Vojvodina is not in Hungary, it was a part of Austria and was ancient Croatian territory. In 1834 he married a noblewoman, Eleonora Dedinsky, from Dedina. The Dedinsky coat of arms is registered as Croatian arms and her grandparents, Cupor, are also Croatian nobility. The Cupor arms have the Croatian checker in its shield. The Haraszthy and Dedinsky arms are similar in design indicating relationship. A genealogy of Haraszathy shows related families of Horvat, Balasovich, Kubovich, Burian, Halas; all found today in Croatia.


California Gold Croatian Wine


At the same time Haraszathy was in Europe, August Senoa, a famous Croatian writer, published “California Gold Croatian Wine” in the Zagreb Times Newspaper in Zagreb, Croatia in 1862.



                   August Senoa


God has blessed California with gold;

Gold has exalted the land far and wide;

Its rivers and brooks roll treasures untold,

Its rocks conceal gold veins in their inside.

But from whatever you have had you fill

You no more derive any joyous thrill.

When it is far, however, what a change!

The gold that leaves its native land, and sails

The ocean to Europe- is it not strange?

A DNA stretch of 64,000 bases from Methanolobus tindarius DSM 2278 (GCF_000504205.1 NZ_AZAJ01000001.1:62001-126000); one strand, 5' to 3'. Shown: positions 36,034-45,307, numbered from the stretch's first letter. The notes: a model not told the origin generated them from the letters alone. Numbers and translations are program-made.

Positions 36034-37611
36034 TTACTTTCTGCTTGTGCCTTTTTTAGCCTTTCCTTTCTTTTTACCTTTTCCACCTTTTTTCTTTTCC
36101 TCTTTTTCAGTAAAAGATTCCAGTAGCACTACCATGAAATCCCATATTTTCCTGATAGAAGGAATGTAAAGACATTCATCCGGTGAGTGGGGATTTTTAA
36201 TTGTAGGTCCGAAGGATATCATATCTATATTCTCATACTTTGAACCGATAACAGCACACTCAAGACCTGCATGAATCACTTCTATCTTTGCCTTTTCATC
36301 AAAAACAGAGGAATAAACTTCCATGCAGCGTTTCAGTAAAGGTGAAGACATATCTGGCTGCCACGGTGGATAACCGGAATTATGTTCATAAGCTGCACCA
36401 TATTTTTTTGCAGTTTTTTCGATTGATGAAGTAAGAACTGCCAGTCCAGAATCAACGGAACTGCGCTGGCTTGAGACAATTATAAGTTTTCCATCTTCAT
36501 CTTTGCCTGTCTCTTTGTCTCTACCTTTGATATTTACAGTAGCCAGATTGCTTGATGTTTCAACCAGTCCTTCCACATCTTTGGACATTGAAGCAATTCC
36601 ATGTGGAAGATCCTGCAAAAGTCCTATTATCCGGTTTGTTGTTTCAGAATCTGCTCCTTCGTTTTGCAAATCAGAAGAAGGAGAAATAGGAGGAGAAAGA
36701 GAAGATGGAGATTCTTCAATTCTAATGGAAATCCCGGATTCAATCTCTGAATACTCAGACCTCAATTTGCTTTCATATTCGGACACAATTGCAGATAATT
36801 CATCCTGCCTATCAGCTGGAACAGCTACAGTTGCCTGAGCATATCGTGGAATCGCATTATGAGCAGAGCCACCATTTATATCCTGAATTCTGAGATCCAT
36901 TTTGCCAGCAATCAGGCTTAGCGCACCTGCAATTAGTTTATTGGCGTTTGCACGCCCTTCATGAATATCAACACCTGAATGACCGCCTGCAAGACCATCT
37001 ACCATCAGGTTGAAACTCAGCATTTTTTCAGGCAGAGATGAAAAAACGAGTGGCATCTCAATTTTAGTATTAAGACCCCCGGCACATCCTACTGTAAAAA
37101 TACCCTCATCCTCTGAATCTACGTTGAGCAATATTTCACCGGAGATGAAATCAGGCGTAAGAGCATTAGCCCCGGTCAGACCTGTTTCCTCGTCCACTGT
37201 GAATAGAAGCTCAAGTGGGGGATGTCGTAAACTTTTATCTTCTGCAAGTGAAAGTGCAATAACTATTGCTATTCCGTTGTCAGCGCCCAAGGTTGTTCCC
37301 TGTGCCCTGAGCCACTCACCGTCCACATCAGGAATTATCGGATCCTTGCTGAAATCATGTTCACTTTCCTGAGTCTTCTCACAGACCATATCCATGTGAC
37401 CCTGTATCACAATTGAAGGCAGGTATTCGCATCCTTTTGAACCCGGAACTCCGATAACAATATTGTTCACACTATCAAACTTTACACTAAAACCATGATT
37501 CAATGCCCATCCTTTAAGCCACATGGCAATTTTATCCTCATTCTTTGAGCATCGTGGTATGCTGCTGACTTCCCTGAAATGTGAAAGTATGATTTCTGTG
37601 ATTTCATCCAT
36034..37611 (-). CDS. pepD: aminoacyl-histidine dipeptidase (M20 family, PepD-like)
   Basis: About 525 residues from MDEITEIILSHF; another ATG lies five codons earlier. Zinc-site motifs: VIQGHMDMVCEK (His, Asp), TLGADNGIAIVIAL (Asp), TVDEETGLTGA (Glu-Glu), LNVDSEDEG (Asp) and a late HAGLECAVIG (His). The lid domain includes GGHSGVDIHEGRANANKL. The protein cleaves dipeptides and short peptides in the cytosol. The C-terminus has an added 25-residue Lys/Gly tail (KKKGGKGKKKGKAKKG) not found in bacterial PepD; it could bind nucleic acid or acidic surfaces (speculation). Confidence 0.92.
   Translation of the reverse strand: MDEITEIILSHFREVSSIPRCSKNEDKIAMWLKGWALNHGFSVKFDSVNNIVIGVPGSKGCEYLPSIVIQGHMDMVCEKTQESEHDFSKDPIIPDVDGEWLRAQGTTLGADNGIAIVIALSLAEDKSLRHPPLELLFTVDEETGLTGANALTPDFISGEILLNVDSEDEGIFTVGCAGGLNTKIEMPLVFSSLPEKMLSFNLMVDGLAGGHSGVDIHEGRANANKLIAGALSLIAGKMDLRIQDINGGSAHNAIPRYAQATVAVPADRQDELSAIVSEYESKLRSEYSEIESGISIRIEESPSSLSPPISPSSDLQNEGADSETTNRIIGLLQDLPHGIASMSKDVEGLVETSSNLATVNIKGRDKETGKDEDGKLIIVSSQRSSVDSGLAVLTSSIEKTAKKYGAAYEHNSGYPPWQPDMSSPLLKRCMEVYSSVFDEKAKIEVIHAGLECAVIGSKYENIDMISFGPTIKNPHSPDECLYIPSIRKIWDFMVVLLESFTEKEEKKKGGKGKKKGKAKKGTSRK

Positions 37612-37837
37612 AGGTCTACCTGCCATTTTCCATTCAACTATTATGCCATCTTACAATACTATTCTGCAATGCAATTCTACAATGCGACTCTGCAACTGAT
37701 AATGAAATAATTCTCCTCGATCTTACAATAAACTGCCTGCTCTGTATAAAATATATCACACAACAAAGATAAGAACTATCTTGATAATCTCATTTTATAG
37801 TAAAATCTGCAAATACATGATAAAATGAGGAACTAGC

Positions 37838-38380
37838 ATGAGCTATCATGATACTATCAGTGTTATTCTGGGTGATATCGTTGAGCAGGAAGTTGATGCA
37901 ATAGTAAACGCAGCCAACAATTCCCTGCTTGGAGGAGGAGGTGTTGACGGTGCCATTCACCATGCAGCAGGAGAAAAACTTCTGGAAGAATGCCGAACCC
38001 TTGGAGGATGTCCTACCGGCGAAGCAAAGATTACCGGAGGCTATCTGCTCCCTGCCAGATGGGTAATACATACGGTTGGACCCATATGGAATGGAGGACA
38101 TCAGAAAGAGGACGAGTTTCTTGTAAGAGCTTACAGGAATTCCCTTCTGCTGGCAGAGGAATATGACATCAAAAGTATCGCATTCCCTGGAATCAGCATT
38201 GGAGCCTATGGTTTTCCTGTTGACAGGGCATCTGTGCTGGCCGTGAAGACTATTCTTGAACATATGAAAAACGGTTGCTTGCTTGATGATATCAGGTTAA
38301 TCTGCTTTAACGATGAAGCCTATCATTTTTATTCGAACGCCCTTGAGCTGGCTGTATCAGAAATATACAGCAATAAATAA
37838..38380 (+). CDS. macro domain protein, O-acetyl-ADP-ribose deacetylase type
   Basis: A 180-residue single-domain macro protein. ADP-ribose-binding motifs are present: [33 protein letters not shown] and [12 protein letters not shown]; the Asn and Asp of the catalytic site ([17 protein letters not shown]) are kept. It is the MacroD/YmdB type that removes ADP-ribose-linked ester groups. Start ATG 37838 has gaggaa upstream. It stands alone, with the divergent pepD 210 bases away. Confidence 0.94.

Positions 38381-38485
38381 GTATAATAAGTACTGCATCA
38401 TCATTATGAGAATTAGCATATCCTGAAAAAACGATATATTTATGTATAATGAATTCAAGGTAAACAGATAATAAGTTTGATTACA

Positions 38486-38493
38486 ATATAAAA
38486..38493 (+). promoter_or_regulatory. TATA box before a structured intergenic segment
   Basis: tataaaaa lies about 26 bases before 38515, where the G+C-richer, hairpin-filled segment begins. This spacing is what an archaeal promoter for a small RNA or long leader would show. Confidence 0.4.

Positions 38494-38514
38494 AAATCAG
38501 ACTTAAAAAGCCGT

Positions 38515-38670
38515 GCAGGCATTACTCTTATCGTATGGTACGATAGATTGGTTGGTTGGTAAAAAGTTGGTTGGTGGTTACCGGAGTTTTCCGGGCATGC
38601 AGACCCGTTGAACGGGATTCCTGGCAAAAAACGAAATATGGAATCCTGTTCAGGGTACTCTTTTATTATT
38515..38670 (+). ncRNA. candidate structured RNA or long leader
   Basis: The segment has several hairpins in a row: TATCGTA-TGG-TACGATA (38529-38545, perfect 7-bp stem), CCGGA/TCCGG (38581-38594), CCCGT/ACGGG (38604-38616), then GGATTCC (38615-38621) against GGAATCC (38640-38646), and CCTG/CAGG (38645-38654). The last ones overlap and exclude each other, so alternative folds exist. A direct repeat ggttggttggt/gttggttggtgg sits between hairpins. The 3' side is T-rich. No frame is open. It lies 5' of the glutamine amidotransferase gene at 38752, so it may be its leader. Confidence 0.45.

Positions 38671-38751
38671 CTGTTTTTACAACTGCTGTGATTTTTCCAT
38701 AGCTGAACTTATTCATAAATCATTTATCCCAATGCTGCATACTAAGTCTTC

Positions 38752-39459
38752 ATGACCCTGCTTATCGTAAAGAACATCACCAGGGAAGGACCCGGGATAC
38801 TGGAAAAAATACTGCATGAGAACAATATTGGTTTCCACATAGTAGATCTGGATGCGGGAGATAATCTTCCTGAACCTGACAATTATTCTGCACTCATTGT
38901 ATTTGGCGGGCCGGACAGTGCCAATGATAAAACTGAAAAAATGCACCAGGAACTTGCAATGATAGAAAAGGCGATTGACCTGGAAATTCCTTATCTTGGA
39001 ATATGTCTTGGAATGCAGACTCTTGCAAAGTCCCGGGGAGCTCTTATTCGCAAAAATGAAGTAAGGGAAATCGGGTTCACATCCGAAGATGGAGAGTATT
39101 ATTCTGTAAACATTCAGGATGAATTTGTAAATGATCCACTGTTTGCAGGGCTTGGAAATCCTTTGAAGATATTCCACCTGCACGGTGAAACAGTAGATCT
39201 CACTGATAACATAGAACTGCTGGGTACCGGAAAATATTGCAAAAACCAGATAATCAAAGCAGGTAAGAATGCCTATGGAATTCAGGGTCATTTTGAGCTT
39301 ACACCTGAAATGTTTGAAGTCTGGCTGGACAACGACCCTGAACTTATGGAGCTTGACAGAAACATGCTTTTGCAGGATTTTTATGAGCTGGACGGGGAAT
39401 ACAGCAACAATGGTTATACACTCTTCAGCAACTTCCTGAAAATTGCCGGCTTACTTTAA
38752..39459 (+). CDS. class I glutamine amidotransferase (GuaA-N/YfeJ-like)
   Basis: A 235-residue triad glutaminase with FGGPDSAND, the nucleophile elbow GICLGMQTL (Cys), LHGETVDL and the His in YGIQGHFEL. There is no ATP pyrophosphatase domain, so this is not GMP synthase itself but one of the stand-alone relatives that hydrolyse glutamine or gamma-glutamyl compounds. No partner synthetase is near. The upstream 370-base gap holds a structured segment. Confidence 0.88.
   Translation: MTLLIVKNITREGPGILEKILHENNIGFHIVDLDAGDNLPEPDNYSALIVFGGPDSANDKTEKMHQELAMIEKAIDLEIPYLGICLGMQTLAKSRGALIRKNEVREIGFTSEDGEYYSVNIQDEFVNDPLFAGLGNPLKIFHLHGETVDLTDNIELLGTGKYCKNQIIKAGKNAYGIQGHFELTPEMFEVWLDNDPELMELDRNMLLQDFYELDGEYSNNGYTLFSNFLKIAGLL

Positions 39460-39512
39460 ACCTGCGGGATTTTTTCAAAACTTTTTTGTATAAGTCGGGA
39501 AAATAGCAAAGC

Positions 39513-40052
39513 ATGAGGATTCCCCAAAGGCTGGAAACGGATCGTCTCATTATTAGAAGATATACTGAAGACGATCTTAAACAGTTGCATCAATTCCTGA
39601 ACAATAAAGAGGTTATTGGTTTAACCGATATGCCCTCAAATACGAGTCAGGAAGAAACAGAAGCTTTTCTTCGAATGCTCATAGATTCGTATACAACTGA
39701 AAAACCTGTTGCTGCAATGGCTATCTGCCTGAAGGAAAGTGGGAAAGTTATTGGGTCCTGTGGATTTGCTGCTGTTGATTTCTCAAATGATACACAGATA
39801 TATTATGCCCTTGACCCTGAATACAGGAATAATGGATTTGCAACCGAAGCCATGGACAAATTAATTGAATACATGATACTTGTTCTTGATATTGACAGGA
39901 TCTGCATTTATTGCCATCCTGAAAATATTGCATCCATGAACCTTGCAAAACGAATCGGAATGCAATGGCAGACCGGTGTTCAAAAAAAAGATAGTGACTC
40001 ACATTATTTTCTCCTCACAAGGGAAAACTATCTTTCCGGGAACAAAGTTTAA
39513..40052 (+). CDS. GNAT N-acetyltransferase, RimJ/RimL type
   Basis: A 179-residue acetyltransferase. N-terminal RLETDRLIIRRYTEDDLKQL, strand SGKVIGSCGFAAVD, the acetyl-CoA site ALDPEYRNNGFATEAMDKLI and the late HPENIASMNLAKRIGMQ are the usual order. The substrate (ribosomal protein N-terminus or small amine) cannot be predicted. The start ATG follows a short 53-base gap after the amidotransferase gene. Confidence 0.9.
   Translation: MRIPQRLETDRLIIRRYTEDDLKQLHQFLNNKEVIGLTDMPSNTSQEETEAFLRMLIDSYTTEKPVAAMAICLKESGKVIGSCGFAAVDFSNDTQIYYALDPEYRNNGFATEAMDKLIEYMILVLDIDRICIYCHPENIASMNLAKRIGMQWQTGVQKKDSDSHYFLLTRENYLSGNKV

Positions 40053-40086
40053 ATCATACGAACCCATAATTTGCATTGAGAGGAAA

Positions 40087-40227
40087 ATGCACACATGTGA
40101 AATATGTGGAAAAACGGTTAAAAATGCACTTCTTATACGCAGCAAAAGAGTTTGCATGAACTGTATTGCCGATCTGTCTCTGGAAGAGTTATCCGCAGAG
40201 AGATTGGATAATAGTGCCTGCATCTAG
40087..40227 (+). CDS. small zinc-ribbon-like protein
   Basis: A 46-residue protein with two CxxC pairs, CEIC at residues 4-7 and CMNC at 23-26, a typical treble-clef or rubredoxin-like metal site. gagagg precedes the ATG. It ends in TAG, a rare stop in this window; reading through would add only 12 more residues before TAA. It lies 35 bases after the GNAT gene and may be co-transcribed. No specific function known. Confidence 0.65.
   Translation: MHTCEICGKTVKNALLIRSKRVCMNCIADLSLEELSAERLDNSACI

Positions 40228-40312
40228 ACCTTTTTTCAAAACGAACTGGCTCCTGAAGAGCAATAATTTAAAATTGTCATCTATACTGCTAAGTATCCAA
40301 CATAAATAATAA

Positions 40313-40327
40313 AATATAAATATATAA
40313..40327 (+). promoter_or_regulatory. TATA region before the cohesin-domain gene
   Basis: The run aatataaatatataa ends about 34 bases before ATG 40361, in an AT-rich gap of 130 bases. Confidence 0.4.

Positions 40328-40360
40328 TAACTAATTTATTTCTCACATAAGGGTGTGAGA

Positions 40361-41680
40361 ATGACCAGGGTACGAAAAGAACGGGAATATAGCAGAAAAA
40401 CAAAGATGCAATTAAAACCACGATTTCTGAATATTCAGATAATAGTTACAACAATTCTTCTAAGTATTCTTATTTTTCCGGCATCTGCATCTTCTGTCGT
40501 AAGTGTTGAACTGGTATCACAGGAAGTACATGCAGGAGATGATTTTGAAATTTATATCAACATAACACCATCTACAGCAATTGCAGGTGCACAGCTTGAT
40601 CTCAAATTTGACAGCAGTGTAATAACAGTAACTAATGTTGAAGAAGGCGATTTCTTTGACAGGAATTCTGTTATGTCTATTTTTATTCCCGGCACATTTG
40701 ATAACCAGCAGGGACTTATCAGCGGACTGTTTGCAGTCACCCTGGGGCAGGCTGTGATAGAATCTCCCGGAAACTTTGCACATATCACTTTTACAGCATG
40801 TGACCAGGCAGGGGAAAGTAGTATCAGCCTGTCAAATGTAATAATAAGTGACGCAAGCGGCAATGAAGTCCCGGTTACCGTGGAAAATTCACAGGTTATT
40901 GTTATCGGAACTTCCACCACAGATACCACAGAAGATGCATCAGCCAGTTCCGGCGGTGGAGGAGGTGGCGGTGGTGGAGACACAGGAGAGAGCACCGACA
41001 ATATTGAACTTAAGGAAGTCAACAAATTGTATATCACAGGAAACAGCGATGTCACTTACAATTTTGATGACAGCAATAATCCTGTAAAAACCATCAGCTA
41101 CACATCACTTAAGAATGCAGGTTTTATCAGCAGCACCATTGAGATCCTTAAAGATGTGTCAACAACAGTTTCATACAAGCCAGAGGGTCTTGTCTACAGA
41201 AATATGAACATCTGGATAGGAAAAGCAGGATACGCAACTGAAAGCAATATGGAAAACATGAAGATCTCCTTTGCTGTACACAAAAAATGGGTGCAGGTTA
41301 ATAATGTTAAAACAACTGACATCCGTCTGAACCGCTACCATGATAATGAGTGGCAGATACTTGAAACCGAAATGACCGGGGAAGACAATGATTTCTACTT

May a fine day roll on Austrian rails.

Well, Austrian? Gold? But where is it? Where?

My brothers, in museums.  Look it up there.

And we, the gentle souls, think it meet

To be content with a sheer paper sheet.


The country of Croatia overflows with wine,

Its drops more precious than gold, crystally clear:

God Himself has consecrated our vine,

Its fame expanding world-wide, far and near,

One cannot be a prophet in his land,

Sometimes we may not drink as manners demand.

When far and away, however- what a change!

Whenever leaving your home for some time,

You prize Croatian wine- is it not strange?

You miss it under a foreign clime.

And while I drink that wishy-washy beer,

I often brush away a painful tear.


Then I remember you, my charming home,

Your fiery wine, opulent, flavorsome,

With life in it and real love beside,

With heaven in it and thunderous song.


With olden glory and national pride,

With courage and concept lucid and strong;

Sure cure for old age, bright sunshine for youth,

Proof our hospitality tells the truth.


And you, my brothers in Croatian parts,

Keep on dancing, sing from you fullest hearts;

Our wince is foaming, see it sparkle, my dear,

Let jokes be cut- let everybody cheer,

Propose a toast to too many a son

Who lacks our wine beneath a foreign sun:

Drink moderately to keep yourselves alert